While the discussion explore the challenges of occupations often perceived as fun for a person with BPD, it also highlighted the lasting conversion of occupations often considered neutral or benign, to evoke memories of difficult times and remain less fun than desired. For me, I’ve achieved a balance between engaging in some occupations that are completely new, and therefore have few difficult associations (but still requiring the use of DBT skills), and managing to engage in occupations I previously did, but with a new approach facilitated by high levels of DBT skill use.


Falklof I, Haglund L (2010) Daily occupations and adaptation to daily life described by women suffering from borderline personality disorder. Occupational Therapy in Mental Health, 26(4) 354-374

Lee S, Harris M (2010) The development of an effective occupational therapy assessment and treatment pathway for women with a diagnosis of borderline personality disorder in an inpatient setting: implementing the Model of Human Occupation. British Journal of Occupational Therapy, 73(11), 559-563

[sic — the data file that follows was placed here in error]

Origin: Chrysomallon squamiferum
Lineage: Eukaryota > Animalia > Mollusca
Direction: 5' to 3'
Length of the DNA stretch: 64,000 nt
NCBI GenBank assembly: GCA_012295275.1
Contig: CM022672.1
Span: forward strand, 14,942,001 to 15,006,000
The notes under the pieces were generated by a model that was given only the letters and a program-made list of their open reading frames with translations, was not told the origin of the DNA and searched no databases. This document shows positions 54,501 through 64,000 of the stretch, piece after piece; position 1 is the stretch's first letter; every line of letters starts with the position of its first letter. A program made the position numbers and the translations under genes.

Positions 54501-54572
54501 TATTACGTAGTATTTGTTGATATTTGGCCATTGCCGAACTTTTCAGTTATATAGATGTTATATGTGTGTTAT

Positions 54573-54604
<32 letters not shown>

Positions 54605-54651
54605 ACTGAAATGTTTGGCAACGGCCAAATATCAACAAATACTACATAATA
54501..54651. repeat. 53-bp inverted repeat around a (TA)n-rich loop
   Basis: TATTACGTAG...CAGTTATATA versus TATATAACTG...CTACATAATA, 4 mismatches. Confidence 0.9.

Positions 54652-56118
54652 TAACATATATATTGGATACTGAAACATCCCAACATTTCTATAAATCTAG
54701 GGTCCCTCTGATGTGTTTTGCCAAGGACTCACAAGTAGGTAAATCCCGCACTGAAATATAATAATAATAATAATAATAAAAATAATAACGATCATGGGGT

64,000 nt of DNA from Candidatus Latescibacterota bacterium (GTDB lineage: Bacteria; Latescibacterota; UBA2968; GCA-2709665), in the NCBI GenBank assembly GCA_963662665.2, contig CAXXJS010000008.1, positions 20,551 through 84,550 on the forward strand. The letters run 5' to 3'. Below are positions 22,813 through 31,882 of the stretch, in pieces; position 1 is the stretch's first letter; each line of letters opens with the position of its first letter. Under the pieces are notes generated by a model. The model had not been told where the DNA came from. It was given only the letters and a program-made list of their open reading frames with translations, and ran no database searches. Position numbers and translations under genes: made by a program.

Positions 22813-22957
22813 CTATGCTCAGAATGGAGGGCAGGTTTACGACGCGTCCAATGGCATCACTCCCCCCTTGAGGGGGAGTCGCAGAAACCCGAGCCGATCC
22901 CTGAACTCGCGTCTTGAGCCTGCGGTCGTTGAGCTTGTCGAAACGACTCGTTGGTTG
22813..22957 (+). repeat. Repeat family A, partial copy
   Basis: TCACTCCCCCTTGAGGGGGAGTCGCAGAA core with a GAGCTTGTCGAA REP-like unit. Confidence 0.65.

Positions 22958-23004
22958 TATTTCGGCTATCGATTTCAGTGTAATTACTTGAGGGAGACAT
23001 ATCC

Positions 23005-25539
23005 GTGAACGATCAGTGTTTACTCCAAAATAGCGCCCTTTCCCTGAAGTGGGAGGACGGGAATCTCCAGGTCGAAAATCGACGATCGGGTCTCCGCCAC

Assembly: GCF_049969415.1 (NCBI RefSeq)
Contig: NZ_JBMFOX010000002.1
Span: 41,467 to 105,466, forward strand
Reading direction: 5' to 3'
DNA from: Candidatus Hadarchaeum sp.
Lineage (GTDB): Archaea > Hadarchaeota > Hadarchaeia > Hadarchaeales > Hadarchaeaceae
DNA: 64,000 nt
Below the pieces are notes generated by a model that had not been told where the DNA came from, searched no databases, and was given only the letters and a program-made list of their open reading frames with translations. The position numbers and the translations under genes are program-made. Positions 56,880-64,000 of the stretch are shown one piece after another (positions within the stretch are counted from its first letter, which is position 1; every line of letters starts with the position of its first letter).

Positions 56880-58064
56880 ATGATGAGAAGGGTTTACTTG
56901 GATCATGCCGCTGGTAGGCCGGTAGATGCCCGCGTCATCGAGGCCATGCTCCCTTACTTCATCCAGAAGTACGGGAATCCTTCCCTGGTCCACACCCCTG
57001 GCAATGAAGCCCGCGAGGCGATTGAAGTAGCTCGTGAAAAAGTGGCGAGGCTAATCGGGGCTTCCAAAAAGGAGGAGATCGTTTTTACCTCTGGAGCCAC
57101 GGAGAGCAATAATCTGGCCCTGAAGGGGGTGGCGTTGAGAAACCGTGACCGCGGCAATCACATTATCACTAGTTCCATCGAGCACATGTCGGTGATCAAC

Linehan M (1993a) Cognitive Behavioral Treatment of Borderline Personality Disorder. New York: Guildford Press

Linehan M (1993b) Skills Training Manual for Treating Borderline Personality Disorder. New York: Guildford Press

Neacsiu A, Rizvi S, Linehan M (2010) Dialectical behavior therapy skills use as a mediator and outcome of treatment for borderline personality disorder. Behavior Research and Therapy, 48(9), 832-839